A second opinion may be necessary during the diagnosis, if a doctor does
not listen, during the treatment and after the treatment has been completed.
There is not a single doctor in the Cleveland area who is perfect, yet
many patients fear getting a second opinion. According to the Center for
Advancing Health, many doctors see second opinions as a normal part of
their day. While people may hesitate in making this kind of choice, they
need to understand that doctors often interpret symptoms differently,
and their training may not have prepared them for what the patient is
experiencing. Oftentimes, patients seek another view when the diagnosis
seems serious, but this is not the only time when it is appropriate to
get more insight.
During the Diagnosis Stage
Doctors misdiagnose diseases more often than people may think. Because
of that, the Cleveland Clinic suggests patients should seek more advice
during the disease analysis process. This second opinion may help the
patient determine whether the right diagnosis was made, all of the tests
were completed and the tests were correctly understood. Getting the right
diagnosis is an important part of figuring out the best treatment plan.
If the Doctor Does Not Listen
According to Fox News, one study indicates that interruptions are common
during medical examinations. Additionally, during the average exam, doctors
spend about 20 minutes talking with their patients and that time may not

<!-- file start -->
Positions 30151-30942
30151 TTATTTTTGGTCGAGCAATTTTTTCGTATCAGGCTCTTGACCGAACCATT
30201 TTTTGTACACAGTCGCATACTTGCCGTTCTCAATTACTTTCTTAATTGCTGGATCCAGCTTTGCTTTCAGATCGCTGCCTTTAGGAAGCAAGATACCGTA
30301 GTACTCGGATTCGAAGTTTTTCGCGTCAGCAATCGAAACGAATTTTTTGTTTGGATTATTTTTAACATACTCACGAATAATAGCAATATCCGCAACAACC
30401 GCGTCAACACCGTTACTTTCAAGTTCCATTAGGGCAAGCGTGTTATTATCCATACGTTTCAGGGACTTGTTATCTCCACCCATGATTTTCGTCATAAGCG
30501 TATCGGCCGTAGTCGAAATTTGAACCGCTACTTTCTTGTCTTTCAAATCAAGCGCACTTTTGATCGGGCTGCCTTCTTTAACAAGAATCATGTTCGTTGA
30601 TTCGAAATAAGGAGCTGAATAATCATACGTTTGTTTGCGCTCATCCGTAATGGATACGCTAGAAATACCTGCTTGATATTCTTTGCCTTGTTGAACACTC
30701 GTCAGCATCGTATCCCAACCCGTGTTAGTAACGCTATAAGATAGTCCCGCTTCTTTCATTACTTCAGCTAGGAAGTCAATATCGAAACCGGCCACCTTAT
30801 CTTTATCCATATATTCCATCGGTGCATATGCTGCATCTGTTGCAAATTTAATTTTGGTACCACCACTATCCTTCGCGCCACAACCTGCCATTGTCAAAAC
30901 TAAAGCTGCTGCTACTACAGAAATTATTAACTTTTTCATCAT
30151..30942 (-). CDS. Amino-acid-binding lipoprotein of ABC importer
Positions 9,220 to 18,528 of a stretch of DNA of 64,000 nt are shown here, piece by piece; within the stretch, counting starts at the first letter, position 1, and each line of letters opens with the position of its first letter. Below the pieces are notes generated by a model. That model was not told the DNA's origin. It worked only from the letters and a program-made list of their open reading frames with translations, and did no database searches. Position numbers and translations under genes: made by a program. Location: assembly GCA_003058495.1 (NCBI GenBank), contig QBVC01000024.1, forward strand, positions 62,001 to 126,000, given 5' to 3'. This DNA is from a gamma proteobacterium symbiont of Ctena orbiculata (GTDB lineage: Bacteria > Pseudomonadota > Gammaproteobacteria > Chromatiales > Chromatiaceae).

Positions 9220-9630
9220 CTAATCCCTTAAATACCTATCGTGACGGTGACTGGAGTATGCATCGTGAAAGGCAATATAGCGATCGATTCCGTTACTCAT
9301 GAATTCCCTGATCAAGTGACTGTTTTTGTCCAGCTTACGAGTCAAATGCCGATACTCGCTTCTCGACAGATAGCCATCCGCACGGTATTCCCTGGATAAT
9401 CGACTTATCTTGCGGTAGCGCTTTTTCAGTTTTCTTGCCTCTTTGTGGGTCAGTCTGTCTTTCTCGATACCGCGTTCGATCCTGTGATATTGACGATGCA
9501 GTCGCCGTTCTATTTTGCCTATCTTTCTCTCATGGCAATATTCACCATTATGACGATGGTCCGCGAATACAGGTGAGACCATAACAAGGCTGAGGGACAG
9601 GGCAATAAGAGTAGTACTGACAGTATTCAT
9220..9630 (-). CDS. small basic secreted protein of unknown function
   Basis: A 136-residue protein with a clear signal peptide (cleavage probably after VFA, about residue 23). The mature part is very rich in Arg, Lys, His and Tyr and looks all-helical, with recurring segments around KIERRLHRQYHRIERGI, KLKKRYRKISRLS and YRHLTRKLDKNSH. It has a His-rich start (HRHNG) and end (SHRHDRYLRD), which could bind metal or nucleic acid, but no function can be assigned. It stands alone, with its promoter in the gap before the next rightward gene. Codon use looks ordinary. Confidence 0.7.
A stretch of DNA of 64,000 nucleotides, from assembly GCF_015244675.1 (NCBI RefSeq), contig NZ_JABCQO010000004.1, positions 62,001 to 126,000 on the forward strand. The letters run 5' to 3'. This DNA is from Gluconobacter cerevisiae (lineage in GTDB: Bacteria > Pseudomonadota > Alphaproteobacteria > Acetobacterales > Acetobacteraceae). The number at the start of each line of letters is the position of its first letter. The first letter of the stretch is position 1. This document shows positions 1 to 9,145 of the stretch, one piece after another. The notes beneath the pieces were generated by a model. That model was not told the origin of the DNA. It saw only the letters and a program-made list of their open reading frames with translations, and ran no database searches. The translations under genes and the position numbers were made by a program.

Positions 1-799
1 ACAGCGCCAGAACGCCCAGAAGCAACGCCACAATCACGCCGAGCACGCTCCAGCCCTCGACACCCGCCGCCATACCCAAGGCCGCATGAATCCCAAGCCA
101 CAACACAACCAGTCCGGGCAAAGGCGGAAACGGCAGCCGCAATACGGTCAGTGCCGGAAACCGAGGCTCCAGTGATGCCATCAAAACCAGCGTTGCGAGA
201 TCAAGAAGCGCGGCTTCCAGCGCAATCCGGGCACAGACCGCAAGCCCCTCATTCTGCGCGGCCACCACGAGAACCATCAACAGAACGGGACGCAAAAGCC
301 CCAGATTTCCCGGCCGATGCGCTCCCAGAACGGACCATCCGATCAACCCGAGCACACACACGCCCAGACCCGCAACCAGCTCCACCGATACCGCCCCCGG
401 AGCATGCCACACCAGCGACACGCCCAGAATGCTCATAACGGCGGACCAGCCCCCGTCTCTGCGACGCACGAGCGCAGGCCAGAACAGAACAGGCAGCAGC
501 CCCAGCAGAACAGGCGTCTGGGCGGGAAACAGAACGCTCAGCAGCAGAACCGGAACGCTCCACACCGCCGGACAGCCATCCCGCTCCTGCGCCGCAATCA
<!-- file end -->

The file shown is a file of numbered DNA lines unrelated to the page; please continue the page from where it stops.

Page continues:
be productive. For example, a man is describing his symptoms to his doctor,
but a knock at the door interrupts his train of thought. Once the interrupting
nurse leaves, the man starts rattling off his symptoms again, but the
doctor gets distracted by the electronic charts and only half listens
to what is being said.
How is the doctor supposed to accurately diagnose a disease if the patient
is not heard? During situations like this, it may be prudent for a second
opinion to be pursued.
When the Treatment Is Questionable
For many diseases, there are multiple treatment options available. Each
of these treatments may have their own price, risks and positives. If
the doctor suggests a risky procedure, it may be a good idea for the patient
to hear what another specialist thinks.
Similarly, if a treatment is not completely necessary, it could be a good
idea to get another opinion. Elective surgeries may be equally dangerous
to emergency surgeries, so they should not be undertaken lightly.
After the Treatment
It may be prudent for some patients to get another viewpoint even after
the treatment has been completed, according to Breastcancer.org. At this
point in the path of a disease, a second opinion could help a patient
feel more secure in the decisions that were made. For example, a second
doctor may back up decisions that have already been made or give advice
as to the steps that should be taken from that point on.
It can be hard for Ohio patients to seek out second opinions, but it is
also an important part of the diagnosis and treatment process. Without
another expert view, patients may find themselves victims of
medical malpractice, in which case they may need to
contact a knowledgeable attorney.